It takes a special kind of project to unite a community of friends and strangers, a music venue and one of the most weep-worthy movies of all time under the banner of one ambitious outpouring of creativity.
This project is "Old Yeller Still Dies," a movie mashup event set to screen at Motorco Music Hall this Saturday. The premise: take a beloved film, divide it into scenes, assign those scenes to over thirty groups of people, allow those people to film their own versions of the scenes and recombine the material into a (sort of) cohesive work of movie magic. In a promotion for the event, Motorco assures, “Old Yeller is still going to die at the end but it’ll be much more fun to watch it happen this time around.”
"Old Yeller Still Dies" is the brainchild of Frederica Almond, the self-proclaimed “mad scientist behind the project.” Her Durham Movie Mashup series, which sprung from an annual talent show put on by a group of Almond’s friends, is now in its third year. One year, Almond decided to “redo 'Top Gun'” as her talent—an idea that she said “of course doesn’t make sense.” However, that idea led to the concept of a group movie effort. The first mashup was "Top Gun: Mach One," a re-imagining of Tom Cruise’s famous airplanes and volleyball film, and last year’s mashup was "Karate Kid Kimchee Kiki." This year’s reproduction of "Old Yeller" will feature the same country life and tragic rabidity plot points as the original but promises surprises in the way of puppetry, animation and a slew of dog actors.
Almond described the process of making the films as “three parts ridiculously fun, one part ridiculously stressful.” What started as a small project among friends has grown into a larger community effort, and almost no one has professional video or moviemaking experience. “I didn’t know anything about editing when I first started,” said Almond, but she has learned a lot by making these films. She asks that scenes be turned in to her four weeks before the screening, and during those four weeks she spends “every extra minute” of her free time editing. Almond keeps herself entertained along the way with small in-jokes: “I enjoy putting in little Easter eggs,” she said. “Like I try to find a way to weave in at least one quick scene from 'Arrested Development' for each movie.”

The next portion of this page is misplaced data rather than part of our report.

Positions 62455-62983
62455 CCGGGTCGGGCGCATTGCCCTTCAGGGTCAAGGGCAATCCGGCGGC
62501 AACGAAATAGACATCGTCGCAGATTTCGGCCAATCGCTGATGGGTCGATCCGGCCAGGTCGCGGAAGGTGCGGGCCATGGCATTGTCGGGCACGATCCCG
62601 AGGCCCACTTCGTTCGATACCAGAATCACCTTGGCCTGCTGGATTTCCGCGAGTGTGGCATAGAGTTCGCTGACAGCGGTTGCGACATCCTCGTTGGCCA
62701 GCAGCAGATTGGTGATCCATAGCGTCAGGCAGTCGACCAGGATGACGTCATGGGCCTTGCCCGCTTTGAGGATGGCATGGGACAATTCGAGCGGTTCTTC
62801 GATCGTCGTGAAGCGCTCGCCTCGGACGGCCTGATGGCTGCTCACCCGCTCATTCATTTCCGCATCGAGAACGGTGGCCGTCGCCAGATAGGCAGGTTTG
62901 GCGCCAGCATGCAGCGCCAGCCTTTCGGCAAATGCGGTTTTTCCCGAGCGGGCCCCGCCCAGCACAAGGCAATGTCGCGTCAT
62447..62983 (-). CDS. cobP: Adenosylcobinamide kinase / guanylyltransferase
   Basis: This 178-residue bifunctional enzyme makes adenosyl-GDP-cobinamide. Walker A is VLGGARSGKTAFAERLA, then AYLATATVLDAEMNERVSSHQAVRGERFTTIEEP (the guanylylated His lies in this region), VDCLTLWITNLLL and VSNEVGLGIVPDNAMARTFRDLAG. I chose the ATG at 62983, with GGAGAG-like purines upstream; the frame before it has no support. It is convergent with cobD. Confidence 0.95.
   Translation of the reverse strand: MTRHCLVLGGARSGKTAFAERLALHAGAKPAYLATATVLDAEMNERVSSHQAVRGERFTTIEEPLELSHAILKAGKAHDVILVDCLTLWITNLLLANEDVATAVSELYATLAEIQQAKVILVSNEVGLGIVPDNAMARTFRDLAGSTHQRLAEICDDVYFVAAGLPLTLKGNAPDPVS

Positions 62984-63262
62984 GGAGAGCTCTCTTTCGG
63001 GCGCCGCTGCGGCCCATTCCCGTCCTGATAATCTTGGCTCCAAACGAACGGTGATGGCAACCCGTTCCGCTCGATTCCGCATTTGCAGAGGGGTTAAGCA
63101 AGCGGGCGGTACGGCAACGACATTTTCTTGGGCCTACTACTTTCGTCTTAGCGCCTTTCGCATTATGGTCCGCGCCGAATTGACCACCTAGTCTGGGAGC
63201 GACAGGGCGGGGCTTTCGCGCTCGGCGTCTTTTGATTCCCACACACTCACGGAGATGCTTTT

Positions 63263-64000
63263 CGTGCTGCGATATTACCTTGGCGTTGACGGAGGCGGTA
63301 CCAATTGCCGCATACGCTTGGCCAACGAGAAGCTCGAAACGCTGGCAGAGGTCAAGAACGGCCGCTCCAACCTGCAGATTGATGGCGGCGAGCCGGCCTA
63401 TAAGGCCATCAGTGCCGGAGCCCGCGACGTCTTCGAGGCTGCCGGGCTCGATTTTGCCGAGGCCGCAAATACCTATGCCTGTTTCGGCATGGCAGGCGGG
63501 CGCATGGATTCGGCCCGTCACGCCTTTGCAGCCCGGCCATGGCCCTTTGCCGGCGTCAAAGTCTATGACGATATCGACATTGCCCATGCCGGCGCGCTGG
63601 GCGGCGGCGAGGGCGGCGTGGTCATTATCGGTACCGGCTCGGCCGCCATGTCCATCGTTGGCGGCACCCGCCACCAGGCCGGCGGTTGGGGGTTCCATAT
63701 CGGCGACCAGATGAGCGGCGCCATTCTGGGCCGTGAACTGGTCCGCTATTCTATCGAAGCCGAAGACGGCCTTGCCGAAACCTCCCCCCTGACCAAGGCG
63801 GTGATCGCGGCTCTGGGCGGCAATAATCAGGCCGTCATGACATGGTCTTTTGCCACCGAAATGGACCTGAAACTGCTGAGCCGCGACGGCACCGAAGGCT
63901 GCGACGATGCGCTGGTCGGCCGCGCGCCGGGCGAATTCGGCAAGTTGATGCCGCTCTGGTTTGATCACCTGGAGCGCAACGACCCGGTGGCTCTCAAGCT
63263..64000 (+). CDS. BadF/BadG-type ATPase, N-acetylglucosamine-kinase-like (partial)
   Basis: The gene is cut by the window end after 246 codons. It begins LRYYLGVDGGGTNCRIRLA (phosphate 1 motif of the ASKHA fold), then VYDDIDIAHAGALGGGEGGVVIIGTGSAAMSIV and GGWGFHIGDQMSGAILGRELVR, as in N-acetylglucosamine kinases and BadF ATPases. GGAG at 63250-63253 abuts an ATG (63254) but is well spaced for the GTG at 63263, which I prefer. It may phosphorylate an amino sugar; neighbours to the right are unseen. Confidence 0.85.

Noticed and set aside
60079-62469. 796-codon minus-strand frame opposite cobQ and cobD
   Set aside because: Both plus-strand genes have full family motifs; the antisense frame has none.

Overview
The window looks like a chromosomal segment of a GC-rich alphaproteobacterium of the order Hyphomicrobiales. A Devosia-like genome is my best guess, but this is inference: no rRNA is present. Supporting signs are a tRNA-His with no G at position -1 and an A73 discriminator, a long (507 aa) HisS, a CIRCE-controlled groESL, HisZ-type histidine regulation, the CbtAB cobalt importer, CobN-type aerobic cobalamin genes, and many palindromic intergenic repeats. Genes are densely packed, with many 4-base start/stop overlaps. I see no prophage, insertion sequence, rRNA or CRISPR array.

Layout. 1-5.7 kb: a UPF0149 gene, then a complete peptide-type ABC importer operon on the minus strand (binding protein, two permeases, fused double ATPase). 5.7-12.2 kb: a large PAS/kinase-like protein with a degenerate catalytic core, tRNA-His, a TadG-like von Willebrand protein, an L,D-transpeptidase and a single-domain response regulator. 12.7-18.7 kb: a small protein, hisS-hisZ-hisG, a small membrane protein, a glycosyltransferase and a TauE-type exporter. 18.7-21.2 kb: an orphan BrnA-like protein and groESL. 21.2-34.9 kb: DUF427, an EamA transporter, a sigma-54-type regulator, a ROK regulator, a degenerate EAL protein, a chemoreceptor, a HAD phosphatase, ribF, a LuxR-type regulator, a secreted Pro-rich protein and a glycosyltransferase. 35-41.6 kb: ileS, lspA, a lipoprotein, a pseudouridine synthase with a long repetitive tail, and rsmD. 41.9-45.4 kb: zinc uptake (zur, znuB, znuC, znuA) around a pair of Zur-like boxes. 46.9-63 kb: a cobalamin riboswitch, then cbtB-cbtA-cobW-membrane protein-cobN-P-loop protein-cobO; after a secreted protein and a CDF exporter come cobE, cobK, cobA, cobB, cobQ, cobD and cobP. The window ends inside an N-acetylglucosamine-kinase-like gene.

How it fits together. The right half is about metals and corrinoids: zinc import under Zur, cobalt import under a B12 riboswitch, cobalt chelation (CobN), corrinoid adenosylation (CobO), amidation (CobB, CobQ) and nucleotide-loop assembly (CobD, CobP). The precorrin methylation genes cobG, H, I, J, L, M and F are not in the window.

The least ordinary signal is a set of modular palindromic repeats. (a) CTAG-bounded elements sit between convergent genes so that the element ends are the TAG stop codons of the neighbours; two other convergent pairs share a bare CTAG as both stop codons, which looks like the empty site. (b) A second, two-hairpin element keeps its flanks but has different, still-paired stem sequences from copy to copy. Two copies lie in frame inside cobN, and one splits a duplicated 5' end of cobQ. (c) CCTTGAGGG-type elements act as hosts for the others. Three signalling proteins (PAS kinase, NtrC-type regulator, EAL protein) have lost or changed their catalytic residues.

This combination of fun and stress is reiterated by Catherine Petrusz, a participant in all three mashups. She played Maverick in "Top Gun: Mach One" and Mr. Miyagi in "Karate Kid Kimchee Kiki," and this year went behind the camera to film her own dog, Gladys, as Old Yeller. Of "Old Yeller Still Dies," Petrusz said, “Like anything really rewarding, it involves hard work. Learning how to use video-editing software can be time-consuming and tedious. Getting your dog or mother to do what you want while you film them can also be tedious.”
But the process is enjoyable and the payoff is even better. Petrusz commented on the rewards of the final product coming to fruition. She said that “seeing the huge variety and creativity of all the different people who sent in their short clip” is the best part of the project. A close second, maybe, is the fact that a dog movie was chosen this year, which means there should be “a dozen or more ridiculously cute dogs” playing the eponymous character.
Perhaps what is most surprising is the community-building effect of what is, at its core, a goofy art project. Almond studied psychology and, in her “day job,” spends “a lot of time thinking about how resilient communities are created.” From her perspective, the Durham Movie Mashup series is one way to combat social comparison and a poisonous culture of critical scrutiny. Each participant is assigned a different scene and given free rein over its content, with the opportunity to be as silly and creatively daring as he or she chooses. The result is a diverse multiplicity of scenes that are appreciated, rather than judged, by all.
In Almond’s words, “People push themselves creatively, and then they have a shared experience to meet each other without the push for comparison.” Petrusz agreed, saying, “When you give a bunch of different people the same creative task, you come up with just as many totally different creations.” In any case, participants are abundantly enthusiastic about one another’s work, and that enthusiasm translates to the forging of a unique—and uniquely positive—community. Almond put it bluntly, though fondly, with the assessment that “many connections between strangers have been made as we laugh at ourselves looking ridiculous on the screen.”
Almond tries to shy away from sounding pretentious or “ridiculous,” a word that appears often in conjunction with this movie, but in the end she said, “The entire project is built upon what I consider a radical act of resistance to our comparison culture. I try to build an ephemeral community where people can experience the opposite—where we are all there to support each other while we make a**es of ourselves for no obvious immediate gain. I believe resiliency and true community are born in these moments.”
"Old Yeller Still Dies" will play this Sat., September 21, in the Motorco Music Hall Showroom. Doors open at noon and show starts at 1 p.m. Admission is free.